Baer – Wayfinding

I love maps. I thought I’d just admit that publicly!

I think Icelanders love of maps too. At least you’d think so from the quality of the atlases and maps I’ve seen here. Maps are a means of not only knowing where you are and of delineating territory, they are a way of finding a place for yourself in the world.

Here is Iceland, a small island in the midst of the North Atlantic surrounded by deep, cold seas.

The view from the ‘edge of space’.

Though the island is relatively small in area and population, in many ways it’s also vast. The the landscape seems huge when you are in it – the horizon is far away, the mountains are ice capped, there are no trees to break up or soften the views. It’s very easy to imagine getting lost in the snow, turned around in the fog, lost in a storm at sea or simply confounded by the sheer scale of space here.

My first inclination on heading somewhere new is to find a topo map of the region. On my first day here, I was delighted to find a huge 3-D topo map as the central display in Reykjavik’s City Hall. The whole island reduced to the size of a small swimming pool.

Oðin’s eye view

Skagafjöður on the giant topo looking from the North. Baer is left of center. The red patch is the nearby town of Hofsós.

On a map it looks like this.

Detailed topo of the ‘hood’ – see Baer above Hofsós

Older maps give another view of the place and another view on ways to view the place!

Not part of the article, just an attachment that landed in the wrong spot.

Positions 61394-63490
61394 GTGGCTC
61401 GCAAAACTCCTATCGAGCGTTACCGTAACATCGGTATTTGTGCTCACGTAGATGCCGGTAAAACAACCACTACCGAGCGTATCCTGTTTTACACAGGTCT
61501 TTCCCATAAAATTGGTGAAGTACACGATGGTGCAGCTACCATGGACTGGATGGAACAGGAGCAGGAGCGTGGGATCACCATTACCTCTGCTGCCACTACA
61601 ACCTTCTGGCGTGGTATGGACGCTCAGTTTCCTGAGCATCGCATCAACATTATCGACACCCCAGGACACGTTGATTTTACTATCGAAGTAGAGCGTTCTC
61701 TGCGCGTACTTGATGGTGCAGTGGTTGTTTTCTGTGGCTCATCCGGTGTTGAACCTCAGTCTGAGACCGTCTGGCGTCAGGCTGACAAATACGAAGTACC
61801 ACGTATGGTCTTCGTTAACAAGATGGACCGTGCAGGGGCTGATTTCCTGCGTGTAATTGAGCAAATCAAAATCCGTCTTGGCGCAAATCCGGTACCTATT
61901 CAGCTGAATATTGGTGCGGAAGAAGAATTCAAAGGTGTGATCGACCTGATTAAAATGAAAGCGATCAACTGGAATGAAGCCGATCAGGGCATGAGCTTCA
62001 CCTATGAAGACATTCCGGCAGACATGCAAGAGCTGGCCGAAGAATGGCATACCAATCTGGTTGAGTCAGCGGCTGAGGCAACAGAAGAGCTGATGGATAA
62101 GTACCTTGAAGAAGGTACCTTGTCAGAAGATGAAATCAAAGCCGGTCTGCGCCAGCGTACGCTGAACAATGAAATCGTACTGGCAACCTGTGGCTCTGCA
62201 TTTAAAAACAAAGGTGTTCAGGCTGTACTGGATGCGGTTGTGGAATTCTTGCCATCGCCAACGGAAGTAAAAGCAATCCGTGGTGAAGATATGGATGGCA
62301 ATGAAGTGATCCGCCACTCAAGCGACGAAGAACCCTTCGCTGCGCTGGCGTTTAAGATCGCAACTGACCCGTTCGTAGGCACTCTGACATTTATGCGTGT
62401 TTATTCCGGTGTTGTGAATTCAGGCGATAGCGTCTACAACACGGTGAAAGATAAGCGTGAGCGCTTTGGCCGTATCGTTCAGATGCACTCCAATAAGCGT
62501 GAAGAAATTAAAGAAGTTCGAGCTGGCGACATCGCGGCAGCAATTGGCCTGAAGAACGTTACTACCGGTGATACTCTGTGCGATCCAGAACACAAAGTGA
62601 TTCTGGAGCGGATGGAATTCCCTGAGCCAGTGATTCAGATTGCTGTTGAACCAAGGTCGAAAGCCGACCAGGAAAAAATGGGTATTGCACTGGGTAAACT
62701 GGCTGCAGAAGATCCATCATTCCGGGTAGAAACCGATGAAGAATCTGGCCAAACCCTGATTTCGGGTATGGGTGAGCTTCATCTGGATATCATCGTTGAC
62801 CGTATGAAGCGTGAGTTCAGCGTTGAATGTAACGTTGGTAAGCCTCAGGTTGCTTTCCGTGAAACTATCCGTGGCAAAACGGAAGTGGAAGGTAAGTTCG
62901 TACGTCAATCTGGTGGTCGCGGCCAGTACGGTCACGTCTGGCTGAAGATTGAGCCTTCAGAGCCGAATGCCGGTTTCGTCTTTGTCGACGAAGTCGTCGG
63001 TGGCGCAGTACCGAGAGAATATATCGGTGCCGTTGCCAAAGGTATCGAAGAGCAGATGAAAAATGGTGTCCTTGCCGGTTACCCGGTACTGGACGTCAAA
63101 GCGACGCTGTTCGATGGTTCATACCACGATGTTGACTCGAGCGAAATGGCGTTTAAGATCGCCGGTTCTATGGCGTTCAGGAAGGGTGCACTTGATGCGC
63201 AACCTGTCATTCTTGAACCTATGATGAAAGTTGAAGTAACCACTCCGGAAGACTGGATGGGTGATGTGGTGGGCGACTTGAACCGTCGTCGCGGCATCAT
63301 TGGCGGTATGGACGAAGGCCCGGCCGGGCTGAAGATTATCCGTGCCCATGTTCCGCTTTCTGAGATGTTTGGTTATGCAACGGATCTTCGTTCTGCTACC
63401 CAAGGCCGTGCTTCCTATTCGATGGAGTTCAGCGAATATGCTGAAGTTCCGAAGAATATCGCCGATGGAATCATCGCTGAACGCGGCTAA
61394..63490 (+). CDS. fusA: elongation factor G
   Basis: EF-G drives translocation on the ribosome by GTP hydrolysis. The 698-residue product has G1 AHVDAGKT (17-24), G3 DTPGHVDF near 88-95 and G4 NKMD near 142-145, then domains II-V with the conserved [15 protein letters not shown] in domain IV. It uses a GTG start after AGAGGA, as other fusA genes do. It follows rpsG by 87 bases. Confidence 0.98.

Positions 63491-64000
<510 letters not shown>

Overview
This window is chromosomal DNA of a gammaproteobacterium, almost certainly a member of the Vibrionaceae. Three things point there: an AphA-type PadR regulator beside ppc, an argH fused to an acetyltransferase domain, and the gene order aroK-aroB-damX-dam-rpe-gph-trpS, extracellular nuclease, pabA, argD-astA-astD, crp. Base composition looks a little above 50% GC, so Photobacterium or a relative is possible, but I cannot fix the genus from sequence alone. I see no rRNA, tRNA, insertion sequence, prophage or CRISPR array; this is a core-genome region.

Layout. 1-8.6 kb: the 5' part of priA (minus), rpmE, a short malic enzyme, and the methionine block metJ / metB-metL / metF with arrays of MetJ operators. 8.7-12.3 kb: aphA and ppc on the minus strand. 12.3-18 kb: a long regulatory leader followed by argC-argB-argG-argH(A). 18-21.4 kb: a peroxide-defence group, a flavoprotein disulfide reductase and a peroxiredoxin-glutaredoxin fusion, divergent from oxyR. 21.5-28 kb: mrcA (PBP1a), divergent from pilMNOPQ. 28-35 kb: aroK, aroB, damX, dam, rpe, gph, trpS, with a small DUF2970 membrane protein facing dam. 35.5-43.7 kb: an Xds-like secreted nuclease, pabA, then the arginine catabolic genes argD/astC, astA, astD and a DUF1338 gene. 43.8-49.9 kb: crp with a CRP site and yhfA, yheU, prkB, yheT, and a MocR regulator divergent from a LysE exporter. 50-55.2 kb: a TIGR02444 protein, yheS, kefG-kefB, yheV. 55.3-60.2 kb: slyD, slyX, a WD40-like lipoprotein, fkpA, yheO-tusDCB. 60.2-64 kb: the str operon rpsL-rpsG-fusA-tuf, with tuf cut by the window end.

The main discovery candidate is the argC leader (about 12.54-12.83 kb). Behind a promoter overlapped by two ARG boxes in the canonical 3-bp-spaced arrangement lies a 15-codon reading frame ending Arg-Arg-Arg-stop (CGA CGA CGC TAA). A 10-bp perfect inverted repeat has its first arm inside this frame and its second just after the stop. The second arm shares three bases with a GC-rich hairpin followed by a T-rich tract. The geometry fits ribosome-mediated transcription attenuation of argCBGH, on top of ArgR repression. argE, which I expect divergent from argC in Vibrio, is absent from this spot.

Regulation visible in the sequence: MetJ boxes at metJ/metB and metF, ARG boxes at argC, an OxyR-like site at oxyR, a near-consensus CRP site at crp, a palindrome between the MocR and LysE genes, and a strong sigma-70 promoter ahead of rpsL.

Ortelius’ map of Islandia from 1590

Love the whales!

Fearsome Creatures!

Frontispiece from another early atlas.

When my residency finishes I’ll be heading off with Sandra to circumnavigate the island. Heading east to the coast and then down around the south where the glaciers spill out into the North Atlantic across giant lava sand flood plains that flow with water and rubble whenever the volcanoes beneath the glaciers vent their larva into the capping ice.

I’ve never seen such a strange topo map! The glaciers flowing between the escarpments, the huge flatlands stretching to the sea with a thousand small streams taking the runoff from the melting glaciers. I can’t wait to see the reality for which the map is a simulacrum.

Skaftafell

2 Comments

  1. David Trubridge July 23, 2012 at 1:07 am

    What is it about maps? I have too a bookshelf full of topo and road maps from all round the world! We are of the land – the topography is us, it defines us; and now we can observe it from above in real time, with equal fascination, as well as through the vision of a cartographer. Such perspective makes us godlike in our distant abstraction and separation. But the map drawer adds the touch of the human hand, and the decisions of the creative brain, to interpret. As a kid, I used to copy topo maps 1:1, my own mini version of the Carroll/Borges full size fantasy!
    When I drove along that southern road it was in a thick mist and I didn’t see a single glacier snout (gorgeous word!) – I hope you have better luck!

    Reply

  2. Wonderful maps—thank you Donald for presenting the elevated view. Now I know what the golden eagle sees!
    My stone skins are 3D topo maps!! I’d like to map the whole beach including the resident teal…….
    Diana

    Reply

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